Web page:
In addition to covering screenplays for producers and production companies, I also assess scripts for individual writers, both professional and aspiring. Based on the feedback I receive from my clients, most of the folks I work for seem to feel my critiques are pretty fair, but on occasion, some complain my assessments are not balanced – that I spend too much time pointing out a script’s weak points and not enough praising its good parts. And you know what? They’re right – on the whole, when doing private coverage, I probably do spend more time focusing on problems rather than assets. There are several reasons for this:
- The first is that – while the coverage I do for producers and prodcos is used primarily for assessment – to help the interested parties decide if a project has enough going for it (both creatively and commercially) to make it worth going forward with – the primary use of the coverage I do for individual writers is as a revision tool to help them improve their scripts in order to make them better and more marketable. So if my coverage for these writers is going to be useful, I have to examine the problems in as much depth and detail as possible so the authors can do everything necessary to get them in tip top shape or else I’m wasting their time. I don’t need to focus nearly as much on the good parts, because they work already and so don’t need my help.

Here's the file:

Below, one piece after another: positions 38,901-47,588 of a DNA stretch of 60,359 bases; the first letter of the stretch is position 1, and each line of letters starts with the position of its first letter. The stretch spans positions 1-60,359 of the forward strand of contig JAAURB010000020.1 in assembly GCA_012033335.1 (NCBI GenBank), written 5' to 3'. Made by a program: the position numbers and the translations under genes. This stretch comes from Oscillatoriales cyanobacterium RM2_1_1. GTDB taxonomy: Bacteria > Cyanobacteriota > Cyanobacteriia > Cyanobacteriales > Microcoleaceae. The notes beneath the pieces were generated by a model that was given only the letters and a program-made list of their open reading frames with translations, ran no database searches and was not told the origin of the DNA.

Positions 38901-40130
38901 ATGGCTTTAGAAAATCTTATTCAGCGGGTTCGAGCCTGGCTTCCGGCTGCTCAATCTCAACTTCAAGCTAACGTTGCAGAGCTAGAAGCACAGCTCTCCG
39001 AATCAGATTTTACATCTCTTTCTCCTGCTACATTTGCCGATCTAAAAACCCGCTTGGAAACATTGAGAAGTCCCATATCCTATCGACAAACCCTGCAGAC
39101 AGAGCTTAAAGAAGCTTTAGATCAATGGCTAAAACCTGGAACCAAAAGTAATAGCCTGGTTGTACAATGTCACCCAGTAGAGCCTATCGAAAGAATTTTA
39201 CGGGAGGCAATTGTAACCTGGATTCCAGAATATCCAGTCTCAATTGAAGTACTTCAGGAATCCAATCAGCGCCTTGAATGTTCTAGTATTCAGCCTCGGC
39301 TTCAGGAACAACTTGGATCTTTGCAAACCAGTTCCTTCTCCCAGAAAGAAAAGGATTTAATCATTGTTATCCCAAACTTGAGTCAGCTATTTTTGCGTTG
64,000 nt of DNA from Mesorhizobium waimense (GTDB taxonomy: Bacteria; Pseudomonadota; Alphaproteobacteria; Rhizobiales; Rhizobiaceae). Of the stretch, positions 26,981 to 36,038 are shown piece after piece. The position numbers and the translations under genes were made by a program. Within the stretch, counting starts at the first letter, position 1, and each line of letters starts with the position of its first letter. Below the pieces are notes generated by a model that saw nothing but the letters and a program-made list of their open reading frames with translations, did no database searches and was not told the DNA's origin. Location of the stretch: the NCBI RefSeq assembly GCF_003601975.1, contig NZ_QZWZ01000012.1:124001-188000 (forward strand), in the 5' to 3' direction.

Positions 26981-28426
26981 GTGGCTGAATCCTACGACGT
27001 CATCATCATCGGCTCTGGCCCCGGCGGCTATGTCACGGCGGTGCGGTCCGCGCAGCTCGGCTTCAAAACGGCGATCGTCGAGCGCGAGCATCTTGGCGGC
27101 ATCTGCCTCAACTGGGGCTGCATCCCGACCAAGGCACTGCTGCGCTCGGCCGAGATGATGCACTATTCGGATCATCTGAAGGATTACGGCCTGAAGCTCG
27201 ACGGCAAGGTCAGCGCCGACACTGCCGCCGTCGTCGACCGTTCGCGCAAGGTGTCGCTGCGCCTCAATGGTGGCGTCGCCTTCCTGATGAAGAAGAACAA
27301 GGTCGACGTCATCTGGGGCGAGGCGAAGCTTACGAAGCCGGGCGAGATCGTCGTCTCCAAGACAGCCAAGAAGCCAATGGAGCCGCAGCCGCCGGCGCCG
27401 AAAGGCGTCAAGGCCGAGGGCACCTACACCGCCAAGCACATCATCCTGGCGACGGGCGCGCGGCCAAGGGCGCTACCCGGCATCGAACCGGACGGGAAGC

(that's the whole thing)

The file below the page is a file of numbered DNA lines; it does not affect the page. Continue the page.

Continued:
- The second reason is many of the specs I receive from individual writers come from beginners or aspirants and so tend to have a lot more problems than the more polished work that comes to me through the industry’s professional development pipelines. I’m not trying to be mean when I say that – it’s just a fact: when you’re just starting out, you make a lot of mistakes. Fixing them is how you learn and improve.
Of course, when people tell me they feel my coverage is unbalanced, they aren’t really upset that I point out too many problems and not enough good parts. What they are really upset about is that I am pointing out any problems at all.
It’s completely understandable. Like any creative endeavor, screenwriting is very hard. After sweating blood for months and even years on a piece, no one wants to hear the result is flawed and they are going to have to go back and sweat some more. They especially don’t want to hear this when they are counting on these specs to make them some (usually desperately needed) sale money or launch their careers. So it makes sense when one of my clients receives a report from me saying their script isn’t perfect, he/she might want to engage in a little denial: “It’s not my script – it’s that Morton. He’s just mean OR unfair OR incompetent OR insane.”